It reported that 12 staff had resigned in the previous three years - six of them "within the last few months" - and referred to "widespread concern that we may not be able to deliver existing courses, nor that we will be returnable in the next RAE". But as the Hunt report noted almost a year later, five staff asked: "What happened to the letter... there was no response, no feedback."
A major warning - described by one staff member as a "huge emergency siren" - came in the form of an October 2005 staff "stress survey" that highlighted the same issues as Hunt, but almost a year earlier. This survey, obtained by The Times Higher under the Freedom of Information Act, showed staff reporting "a culture of fear" and "rock-bottom morale" in health sciences.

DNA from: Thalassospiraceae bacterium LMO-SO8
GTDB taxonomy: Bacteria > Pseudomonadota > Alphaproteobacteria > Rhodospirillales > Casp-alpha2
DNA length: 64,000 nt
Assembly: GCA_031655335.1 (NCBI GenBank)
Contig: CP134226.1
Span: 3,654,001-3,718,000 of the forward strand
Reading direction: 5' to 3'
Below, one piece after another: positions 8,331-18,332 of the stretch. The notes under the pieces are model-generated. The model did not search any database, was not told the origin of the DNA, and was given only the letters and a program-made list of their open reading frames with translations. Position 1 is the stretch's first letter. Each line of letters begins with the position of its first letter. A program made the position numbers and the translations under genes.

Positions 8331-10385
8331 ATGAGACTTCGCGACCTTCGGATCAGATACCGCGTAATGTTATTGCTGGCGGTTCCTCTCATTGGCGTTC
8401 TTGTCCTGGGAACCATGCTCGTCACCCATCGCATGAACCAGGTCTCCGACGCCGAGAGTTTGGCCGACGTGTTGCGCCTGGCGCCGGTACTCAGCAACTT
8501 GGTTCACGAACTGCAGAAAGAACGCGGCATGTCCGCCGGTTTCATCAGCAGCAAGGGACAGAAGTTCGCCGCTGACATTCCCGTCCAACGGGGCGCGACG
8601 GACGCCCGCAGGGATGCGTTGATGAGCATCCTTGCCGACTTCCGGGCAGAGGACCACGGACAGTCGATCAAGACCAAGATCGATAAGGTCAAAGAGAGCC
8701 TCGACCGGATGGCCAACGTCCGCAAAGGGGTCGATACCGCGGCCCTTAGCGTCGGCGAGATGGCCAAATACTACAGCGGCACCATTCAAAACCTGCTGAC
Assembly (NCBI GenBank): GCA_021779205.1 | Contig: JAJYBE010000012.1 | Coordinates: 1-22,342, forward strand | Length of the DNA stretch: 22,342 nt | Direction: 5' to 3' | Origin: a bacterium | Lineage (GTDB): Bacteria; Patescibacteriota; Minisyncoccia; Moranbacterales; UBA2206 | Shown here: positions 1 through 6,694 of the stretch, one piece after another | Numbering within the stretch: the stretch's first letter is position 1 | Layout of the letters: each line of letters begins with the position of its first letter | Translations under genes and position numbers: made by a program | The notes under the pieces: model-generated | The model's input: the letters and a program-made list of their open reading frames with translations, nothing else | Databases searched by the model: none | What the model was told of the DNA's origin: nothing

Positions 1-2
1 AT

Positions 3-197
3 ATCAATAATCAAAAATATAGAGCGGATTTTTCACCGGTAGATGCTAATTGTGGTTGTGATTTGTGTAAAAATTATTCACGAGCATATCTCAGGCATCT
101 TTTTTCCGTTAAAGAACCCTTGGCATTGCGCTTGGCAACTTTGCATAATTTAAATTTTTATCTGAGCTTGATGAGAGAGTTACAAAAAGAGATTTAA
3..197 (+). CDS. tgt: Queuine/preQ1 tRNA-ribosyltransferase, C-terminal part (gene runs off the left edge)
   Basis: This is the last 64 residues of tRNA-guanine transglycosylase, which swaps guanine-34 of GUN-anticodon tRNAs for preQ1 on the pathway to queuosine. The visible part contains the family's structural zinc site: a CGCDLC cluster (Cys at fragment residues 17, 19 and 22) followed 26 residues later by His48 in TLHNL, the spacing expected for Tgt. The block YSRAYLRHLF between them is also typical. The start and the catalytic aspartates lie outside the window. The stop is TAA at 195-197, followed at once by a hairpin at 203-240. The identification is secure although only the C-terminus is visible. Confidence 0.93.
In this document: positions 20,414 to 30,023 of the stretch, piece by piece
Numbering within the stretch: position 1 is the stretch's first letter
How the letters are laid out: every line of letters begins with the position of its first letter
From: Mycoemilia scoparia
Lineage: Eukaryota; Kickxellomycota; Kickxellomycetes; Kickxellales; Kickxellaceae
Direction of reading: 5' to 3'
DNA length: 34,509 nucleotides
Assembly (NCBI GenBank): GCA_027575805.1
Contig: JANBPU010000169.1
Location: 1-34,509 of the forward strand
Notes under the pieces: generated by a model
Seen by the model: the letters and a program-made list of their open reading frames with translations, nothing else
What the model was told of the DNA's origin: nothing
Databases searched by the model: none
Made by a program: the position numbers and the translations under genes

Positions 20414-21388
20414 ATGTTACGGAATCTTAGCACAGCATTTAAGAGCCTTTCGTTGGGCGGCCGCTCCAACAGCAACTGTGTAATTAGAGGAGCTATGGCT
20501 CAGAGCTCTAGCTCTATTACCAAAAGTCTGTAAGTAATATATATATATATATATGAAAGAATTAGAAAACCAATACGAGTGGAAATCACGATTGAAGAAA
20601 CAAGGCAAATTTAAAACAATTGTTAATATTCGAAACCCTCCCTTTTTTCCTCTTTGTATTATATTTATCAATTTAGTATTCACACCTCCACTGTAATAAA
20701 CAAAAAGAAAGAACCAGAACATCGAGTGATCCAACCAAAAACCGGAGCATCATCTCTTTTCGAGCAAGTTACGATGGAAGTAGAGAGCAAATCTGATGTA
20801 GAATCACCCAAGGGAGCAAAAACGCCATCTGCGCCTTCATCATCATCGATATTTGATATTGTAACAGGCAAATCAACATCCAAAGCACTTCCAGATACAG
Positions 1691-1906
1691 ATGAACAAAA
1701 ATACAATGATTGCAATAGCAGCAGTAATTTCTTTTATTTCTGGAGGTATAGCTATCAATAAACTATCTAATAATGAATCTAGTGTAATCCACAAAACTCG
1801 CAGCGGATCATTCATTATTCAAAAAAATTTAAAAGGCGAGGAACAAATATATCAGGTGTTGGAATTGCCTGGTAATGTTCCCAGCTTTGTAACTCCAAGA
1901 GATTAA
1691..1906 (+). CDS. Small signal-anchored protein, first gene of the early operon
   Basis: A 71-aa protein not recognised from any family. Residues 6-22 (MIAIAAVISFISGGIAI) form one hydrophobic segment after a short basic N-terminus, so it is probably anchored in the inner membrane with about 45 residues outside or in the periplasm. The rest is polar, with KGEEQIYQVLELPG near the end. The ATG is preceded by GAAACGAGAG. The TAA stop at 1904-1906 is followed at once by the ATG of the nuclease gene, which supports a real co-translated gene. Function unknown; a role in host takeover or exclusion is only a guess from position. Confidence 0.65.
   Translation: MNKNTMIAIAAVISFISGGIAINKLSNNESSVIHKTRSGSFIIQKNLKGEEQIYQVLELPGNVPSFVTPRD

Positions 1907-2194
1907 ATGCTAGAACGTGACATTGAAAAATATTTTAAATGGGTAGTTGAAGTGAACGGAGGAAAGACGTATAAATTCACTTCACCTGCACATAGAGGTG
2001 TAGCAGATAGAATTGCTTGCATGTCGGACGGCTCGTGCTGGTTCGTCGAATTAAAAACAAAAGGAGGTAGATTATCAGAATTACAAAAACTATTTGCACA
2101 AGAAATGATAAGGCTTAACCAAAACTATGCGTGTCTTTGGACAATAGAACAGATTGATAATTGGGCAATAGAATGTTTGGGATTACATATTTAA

Some 47 staff in the school, including 41 academics, participated in the survey. They reported that promotion and job opportunities were "unfair", that the school suffered from a "blaming culture" and an "unrewarding social climate", and that they suffered "low autonomy, insufficient participation and a sense of lack of control". The report, by consultants Applied Research Limited, recommended an "urgent" investigation into allegations of bullying and favouritism and said that "organisational interventions... are urgently required".
But nine months after the survey was completed, the Birmingham UCU was bemoaning the lack of action. A submission from the Birmingham UCU to a July 10, 2006, meeting of the university stress review group said: "It is no exaggeration to say that UCU members in health sciences are at the end of their tethers. They are asking how much more time it takes for the university to act to address the problem."